Green groups pressure Obama to reject LNG export expansion

Right on cue, as it becomes obvious that Europe needs to be less dependent on Russian gas and oil, environmental groups here in the US have begun stepping up presure on President Obama to reject building the infrastructure necessary to help realize that strategic need. A coalition of environmental groups is calling on the administration to reject permits that would build Liquid Natural Gas (LNG) export terminals.


Environmental groups called on President Obama Tuesday to reject pending applications to build liquefied natural gas (LNG) export terminals, citing the negative impacts from natural gas throughout its life cycle.

The pressure from green groups comes amid Republican calls for the administration to speed up the application process in response to Russia’s use of its natural gas resources as political leverage over Europe. Russia supplies most of Ukraine’s natural gas and is also a major supplier throughout much of Europe.

The GOP argues the U.S. could loosen Russia’s grip over Ukraine and Europe by building more terminals and exporting more natural gas.

Success in delaying the Keystone XL pipeline through their pressure has emboldened these groups. And, with President Obama stating that climate change was one of his second term priorities, the groups are looking for every opportunity to use climate change as a justification for delaying or stopping hyrdocarbon use of any sort. In this case, it’s natural gas. Their first target is the proposed LNG terminal at Cove Point in Lusby, Md.:

The Sierra Club, and the Chesapeake Coalition, along with other allied groups, specifically asked Obama to have the Federal Energy Regulatory Commission (FERC) to conduct a full environmental review of Dominion Resources Inc.’s proposed Cove Point terminal.

“The proposed Cove Point LNG terminal would certainly make gas companies richer, but it would make our own country more poor,” Michael Brune, executive director of Sierra Club, told reporters Tuesday. “Building a new LNG terminal doesn’t strengthen our nation, and it further disrupts our climate.”

The groups argue increasing production of natural gas would lead to more hydraulic fracturing, commonly known as fracking, a natural-gas extraction process they said causes massive harm to the environment while releasing large amounts of greenhouse gas.

Bill McKibben, founder of, warned that supporting natural gas could be politically detrimental to the president.

“Everybody’s watching now, this kind of stuff. And Democratic politicians who thought they might get by with a wink and a nod aren’t,” McKibben said. “Fracking’s become a dirty word, for good reason. “


Of course, fracking isn’t a “dirty word” to anyone but environmentalists. Fracking has been in constant use since 1948 on over a million oil wells. It isn’t “new technology”, but certainly it is now improved technology and it allows us the bonanza in natural gas that we’re presently enjoying.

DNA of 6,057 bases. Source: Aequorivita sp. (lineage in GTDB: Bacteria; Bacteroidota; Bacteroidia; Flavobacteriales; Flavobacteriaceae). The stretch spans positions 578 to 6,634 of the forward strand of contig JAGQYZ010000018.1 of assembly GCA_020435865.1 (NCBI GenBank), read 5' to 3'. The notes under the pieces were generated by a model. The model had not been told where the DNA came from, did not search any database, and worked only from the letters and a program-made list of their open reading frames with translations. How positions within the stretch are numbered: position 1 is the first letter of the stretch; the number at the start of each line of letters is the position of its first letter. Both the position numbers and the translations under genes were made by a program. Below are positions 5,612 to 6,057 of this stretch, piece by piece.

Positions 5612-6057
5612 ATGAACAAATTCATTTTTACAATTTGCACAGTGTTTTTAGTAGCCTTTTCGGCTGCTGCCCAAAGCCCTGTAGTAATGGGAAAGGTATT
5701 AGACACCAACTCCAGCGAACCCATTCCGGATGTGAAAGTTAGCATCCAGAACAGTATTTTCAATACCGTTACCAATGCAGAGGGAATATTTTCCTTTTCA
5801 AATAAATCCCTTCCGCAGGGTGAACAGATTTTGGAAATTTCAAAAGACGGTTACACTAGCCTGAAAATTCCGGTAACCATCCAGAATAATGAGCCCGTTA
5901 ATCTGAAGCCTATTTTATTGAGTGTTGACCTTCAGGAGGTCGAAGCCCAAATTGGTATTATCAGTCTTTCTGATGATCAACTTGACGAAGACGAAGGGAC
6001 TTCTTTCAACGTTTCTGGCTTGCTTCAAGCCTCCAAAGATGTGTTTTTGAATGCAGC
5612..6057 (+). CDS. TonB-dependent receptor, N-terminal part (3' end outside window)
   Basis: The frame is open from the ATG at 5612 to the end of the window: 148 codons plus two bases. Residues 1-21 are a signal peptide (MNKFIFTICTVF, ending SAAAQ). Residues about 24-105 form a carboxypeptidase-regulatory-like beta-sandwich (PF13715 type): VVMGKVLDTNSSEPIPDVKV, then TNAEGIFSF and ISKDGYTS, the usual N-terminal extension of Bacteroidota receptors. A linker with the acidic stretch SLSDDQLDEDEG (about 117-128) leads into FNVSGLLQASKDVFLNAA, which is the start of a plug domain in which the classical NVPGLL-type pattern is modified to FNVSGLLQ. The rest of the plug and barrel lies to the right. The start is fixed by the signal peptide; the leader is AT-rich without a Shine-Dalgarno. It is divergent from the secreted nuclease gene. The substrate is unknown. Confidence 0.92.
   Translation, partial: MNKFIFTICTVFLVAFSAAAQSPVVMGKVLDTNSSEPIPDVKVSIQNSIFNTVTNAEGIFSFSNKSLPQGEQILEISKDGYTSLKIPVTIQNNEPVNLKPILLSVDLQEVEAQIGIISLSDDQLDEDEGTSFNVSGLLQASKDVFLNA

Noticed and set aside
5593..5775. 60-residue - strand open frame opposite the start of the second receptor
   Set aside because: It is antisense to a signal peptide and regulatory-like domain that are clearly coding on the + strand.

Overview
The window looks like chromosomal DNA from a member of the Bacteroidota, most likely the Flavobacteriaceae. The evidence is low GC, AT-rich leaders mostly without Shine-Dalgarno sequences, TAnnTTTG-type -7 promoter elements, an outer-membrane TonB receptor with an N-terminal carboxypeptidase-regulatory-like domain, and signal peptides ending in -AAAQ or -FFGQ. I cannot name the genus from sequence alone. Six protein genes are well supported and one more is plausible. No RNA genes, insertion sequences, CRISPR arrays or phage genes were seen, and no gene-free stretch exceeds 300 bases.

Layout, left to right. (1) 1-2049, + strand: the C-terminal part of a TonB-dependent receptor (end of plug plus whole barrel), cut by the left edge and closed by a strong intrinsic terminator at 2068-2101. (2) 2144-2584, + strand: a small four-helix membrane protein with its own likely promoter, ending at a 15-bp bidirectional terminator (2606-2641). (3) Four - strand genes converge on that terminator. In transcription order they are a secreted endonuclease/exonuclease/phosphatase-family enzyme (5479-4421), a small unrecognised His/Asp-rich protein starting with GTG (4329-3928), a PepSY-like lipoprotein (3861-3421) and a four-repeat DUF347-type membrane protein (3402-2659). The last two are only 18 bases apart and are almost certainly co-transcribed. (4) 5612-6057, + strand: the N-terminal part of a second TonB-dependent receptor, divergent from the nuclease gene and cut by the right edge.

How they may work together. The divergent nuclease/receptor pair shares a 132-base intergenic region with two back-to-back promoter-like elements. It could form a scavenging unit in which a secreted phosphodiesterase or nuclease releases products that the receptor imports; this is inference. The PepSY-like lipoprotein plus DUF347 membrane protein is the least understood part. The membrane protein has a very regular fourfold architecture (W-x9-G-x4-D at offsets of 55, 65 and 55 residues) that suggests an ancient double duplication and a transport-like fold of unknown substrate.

And if these environmental groups were really all about reducing greenhouse gases, they’d likely get behind the use of natural gas like the Sierra Club did in 2008. At the time it was taking millions from the natural gas industry:

“Use renewables as much as we can. Natural gas is the next-cleanest fuel, then we have oil and then we have coal… We’re trying to make sure that we innovatively and creatively use whatever fuel we burn (and) that we rely primarily on the fuels that are the cleanest… And, among the fossil fuels, natural gas is at the top.” – Carl Pope, Chairman, Sierra Club

That’s precisely the argument the environmental coalition received in answer to their claims:

In a statement responding to the letter, Dominion said natural gas could cut greenhouse gas emissions in half compared to using coal for electricity.

“Slowing or preventing natural gas exports from the United States is a step in exactly the wrong direction for those who are concerned about climate change,” Pamela Faggert, Dominion’s chief environmental officer, said in the statement.


This, of course, puts the Obama administration in a pickle.  On the one hand, it is clear that increasing LNG exports is a strategically necessary move to counter the leverage Russia now enjoys over Europe with Europes dependence on Russian gas.  But to do that, the numerous LNG terminal applications must be approved.  On the other hand, this administration has been one of the most tenacious foes of the domestic petroleum industry in the history of the country.  Only new finds on state and private lands have seen an increase in production as federal permits have been slow-walked or denied during the Obama administration and large projects, such as Keystone, delayed or possibly denied altogether.

The administration will now be faced with a decision to support its strategic allies and make it harder for Russia to expand its power or cave into the green group pressure and further cripple the country’s ability to wean itself from imported petroleum and exploit the huge natural gas reserves we enjoy.

Politics and ideology usually prevail with this administration so it won’t suprise anyone if, given Keystone, the premits are delayed indefinitely or rejected outright.


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